You might not hit Mach 5 but the Verge P20 will get you plenty fast. The hydroformed aluminum frame, super light wheels, and SRAM X7 2 × 10 drivetrain will let you fly through curves and burn up the straightaway. Just be sure you also take time out to enjoy the ride.
- Super-wide 20-speed gearing for speed and versatility
- Physis™ 3D handlepost, OCL™ frame joint and DoubleTruss™ technology for an unbeatably stiff ride
- BioLogic Arx™ grips with a hidden multi-tool
- High performance Kojak road tires with puncture protection
- Folds compactly in 10 seconds for storage and transport
- 20" wheels
OCL™ Frame Joint
Advanced folding technology
The key to any folding bicycle is the frame, and specifically, the folding joint at the heart of the frame. Done well, it locks the two halves of the frame together without any hint of movement or sound. It should be easy to operate and work flawlessly year after year. The OCL Joint does all of these things and is a new reference in folding frame technology.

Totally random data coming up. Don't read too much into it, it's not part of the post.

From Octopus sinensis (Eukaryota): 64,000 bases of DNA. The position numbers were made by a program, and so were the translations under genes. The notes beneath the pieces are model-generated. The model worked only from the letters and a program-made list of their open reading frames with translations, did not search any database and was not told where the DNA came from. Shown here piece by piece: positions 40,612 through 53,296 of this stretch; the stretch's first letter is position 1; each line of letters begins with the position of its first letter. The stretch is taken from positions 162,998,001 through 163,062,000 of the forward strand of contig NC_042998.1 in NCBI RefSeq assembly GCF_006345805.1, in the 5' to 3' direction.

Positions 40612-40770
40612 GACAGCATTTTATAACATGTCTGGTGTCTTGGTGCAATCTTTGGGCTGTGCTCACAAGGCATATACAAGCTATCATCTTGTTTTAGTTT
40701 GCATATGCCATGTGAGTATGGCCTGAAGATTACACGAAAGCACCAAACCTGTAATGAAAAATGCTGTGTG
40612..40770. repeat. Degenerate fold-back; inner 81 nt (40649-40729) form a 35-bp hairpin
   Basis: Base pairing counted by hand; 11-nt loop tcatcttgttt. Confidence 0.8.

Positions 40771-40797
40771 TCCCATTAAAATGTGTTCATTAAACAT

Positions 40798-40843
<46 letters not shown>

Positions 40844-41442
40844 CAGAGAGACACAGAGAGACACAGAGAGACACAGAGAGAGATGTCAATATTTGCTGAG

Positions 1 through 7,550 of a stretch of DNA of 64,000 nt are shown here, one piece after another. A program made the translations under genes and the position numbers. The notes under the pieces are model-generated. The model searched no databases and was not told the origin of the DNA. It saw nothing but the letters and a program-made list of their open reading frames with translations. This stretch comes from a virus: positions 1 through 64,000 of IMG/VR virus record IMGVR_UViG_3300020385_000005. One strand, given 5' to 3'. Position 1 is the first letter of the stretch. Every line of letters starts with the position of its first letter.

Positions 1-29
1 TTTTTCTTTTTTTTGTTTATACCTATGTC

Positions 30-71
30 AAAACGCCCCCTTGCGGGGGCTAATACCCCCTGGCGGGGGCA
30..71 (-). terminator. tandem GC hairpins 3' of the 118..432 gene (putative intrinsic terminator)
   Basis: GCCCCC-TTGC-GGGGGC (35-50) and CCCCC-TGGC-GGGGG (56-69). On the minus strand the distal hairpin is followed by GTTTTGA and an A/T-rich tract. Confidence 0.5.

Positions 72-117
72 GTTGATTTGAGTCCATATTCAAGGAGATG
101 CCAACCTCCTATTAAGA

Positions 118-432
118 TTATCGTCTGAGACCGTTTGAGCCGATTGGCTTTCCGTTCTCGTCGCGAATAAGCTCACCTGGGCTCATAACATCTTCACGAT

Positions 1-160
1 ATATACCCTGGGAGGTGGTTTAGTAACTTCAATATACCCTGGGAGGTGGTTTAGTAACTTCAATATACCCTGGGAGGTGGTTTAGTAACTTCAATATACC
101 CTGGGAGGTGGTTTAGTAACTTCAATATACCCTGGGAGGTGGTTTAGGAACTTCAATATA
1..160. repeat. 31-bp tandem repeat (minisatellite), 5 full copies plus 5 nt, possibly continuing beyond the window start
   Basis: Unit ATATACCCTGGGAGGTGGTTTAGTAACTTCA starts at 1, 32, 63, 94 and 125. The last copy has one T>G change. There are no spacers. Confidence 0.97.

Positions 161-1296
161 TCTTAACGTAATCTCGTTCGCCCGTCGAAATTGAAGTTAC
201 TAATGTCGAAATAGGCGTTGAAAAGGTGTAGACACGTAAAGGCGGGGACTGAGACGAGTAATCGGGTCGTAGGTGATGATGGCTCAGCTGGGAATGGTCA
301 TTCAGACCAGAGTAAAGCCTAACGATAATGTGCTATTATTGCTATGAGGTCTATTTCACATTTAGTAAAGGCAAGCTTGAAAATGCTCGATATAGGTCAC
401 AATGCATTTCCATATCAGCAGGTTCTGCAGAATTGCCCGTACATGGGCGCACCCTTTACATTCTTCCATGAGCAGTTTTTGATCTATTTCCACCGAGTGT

Physis™ 3D Handlepost
The new benchmark
Five patented technologies and unique manufacturing technology add up to the strongest, stiffest folding handlepost available. The Physis uses a special manufacturing process called 3D forging, which forms the post from a single piece of aluminum, eliminating all welds.
BioLogic Arx™ Grips with T-Tool
There when you need it
BioLogic Arx grips are quality, ergonomic grips designed to put your hands and wrists in a comfortable position. But they have a hidden secret—a 4/5/6 mm Allen tool hides in the right grip. It’s there when you need it, out of the way when you don’t.
*Note: These are our standard model specifications. The bike's weight and folded dimension may not include racks and fenders. The specifications for your country may differ slightly. We do our best to ensure that the specifications listed here accurately reflect the exact parts found on our production bikes. However, component changes do occur for various reasons and there may be brief delays on site updates. We reserve the right to make component changes without prior notification, which may cause discrepancies with the information listed on the web.